Mar. 5th, 2010

tugrik: (Default)
So digital photo frames are, what, a decade old now? More, less? Who knows. They've been out for as long as companies could make a buck selling a sub-standard TFT display for grand'ma-ma to put on her countertop to show those new fangly 'digital fo-tos' her grandkids would send. For the most part I've found them all pretty lackluster and have successfully avoided buying any.

There were a few specifics I wanted all in the same device that I've been waiting to have come together:

  • Network connectivity
  • No pay-subscription required
  • Ability to remotely insert pics (email, client, etc) without requiring a local computer hookup or memory stick
  • Decent color quality, viewing angle and resolution
  • Low cost

My goal was always to buy one for my mom (and possibly other family members). I wanted something that she could set up without any great fuss and then us kids could just send it pictures whenever we wanted. That way there'd be new pictures on her living room table all the time.

It was always a "pick 4 of 5" problem. If it had all the features I wanted it was crazy-expensive. If it was affordable, it was crap. And if it was both affordable and looked good, it had a deal breaker in there like requiring a desktop computer or a pay-every-month account to use. I got so jaded about them that I simply stopped looking after a while. I'm not exactly sure what brought the Kodak Pulse 7" frame to my attention, but I'm glad some form of marketing did.

After reading the specs and reviews I ordered one for myself to give it a test-out. While not super-cheap, it's cheap enough: just over $100. The screen is of good quality: bright, decent resolution (800x600) and surprisingly good color. The off-axis is good left-to-right so it works fine as a desktop frame (not much tilt/up-down which isn't as nice). Most importantly, though, it comes with a free service from Kodak that lets you email it pictures.

The frame joins up via WiFi and registers with Kodak's service. From there it can get pics direct from the web-client, auto-download them from Facebook, or (the feature I like the best) has a direct email address. Email a photo and it appears; perfect for kids to send snapshots to their parents. It'll also link to the Kodak gallery if you use it, but that's not a big thing for me. Hopefully an API for it will open up to allow other custom sources.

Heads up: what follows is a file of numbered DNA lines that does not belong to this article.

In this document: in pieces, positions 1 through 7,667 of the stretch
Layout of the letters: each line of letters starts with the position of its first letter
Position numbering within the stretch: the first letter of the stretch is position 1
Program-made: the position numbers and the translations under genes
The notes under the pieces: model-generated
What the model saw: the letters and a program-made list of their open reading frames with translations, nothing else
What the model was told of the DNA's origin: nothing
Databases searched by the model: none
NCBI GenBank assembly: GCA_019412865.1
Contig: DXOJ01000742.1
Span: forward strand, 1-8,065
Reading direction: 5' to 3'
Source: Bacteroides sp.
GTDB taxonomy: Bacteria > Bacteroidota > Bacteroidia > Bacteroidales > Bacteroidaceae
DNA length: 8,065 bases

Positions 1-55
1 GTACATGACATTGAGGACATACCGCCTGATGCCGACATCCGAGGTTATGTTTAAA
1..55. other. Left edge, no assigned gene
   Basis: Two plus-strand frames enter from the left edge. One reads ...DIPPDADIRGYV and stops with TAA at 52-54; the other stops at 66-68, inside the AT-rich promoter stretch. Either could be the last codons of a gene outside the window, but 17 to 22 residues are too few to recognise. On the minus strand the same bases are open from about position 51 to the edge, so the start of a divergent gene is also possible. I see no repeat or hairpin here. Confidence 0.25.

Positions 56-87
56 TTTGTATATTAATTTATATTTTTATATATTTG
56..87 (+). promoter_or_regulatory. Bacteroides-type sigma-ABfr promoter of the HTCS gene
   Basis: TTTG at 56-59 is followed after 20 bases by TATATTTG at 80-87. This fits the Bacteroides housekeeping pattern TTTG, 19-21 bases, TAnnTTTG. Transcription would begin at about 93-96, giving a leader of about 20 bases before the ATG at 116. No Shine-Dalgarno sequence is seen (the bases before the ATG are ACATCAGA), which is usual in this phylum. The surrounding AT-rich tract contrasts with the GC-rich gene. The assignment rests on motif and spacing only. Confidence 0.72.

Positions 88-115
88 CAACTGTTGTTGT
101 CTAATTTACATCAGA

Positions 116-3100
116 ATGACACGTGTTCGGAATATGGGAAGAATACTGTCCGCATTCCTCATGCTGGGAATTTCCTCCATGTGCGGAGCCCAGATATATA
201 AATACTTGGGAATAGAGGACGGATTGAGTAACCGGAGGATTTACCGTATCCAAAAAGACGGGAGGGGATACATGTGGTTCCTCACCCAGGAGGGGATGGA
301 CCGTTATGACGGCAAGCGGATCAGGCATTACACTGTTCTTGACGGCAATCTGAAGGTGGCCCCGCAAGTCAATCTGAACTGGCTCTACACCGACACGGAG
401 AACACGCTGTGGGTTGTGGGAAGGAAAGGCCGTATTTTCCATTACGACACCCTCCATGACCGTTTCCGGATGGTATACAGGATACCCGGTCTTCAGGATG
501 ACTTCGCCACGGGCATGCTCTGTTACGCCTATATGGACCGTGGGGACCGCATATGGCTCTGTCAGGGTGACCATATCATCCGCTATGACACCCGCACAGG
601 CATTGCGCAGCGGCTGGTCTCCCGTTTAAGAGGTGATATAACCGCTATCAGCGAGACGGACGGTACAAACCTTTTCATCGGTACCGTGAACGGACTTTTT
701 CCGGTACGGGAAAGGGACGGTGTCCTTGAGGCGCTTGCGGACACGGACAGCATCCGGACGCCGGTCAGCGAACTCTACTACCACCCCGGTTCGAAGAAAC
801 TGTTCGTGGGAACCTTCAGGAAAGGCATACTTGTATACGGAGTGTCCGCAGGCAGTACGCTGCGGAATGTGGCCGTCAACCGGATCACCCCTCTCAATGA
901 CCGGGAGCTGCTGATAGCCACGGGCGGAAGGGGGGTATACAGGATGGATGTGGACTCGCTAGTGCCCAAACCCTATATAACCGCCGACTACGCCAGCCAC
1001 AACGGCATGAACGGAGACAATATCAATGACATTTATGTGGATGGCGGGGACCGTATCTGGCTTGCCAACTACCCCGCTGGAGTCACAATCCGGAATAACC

Physically it's very nice: a gloss black frame with no obvious markings or buttons. There's a power button and a troubleshooting button on the back, out of sight. The primary interface is touch-screen. For you cube-dwellers who want one for the office it also has a handy Kensington lock port on the back. Huzza for deskchains. It weighs very little and the power supply is your standard wall-wart, though the cable for it is nicely slim.


Having set it up a few times now, I can say that it's definitely grandma-safe (and thus mom-safe too): 3 very easy steps with good hand-holding built into the interface. Join it to the WiFi, let it update itself with the latest firmware, and then it spits out a 'registration number'. Go to, create a free account and put in that number. The website is very mom-friendly too; Kodak is good at interfaces. Now you pick your email address, (optionally) link it to Facebook and/or Kodak Gallery and you're done. From that point on the frame just runs.

You can pick automatic on/off times so it'll not run all night and keep you awake with the light, or you can just use the power button on the back. You can choose how long each pic displays, how it displays (single, fade, collage and ken-burns effect), trash pictures or manually skip between them. Since people can email/facebook pictures to it, you can choose to view by friend or 'recent' if you don't just want it to run random pics. It holds about 4000 pics at any one time, depending on image complexity.

Lastly it has generic memory slots on the side - USB, memory stick, SD, etc. Put one in and you can copy the pics to the frame's memory (or just leave it in to use that as the memory instead). You can also use the web-client to directly upload pics to it.

If you're looking for a gift for the non-super-techie picture-lover in your family, I highly recommend this. A new one has been ordered for my mom; she'll get it Monday or Tuesday. I'm keeping this one on my desk at work I like it so much.

For the curious, I bought mine from for about $108 on sale. I think it's back up to over $120 now though.


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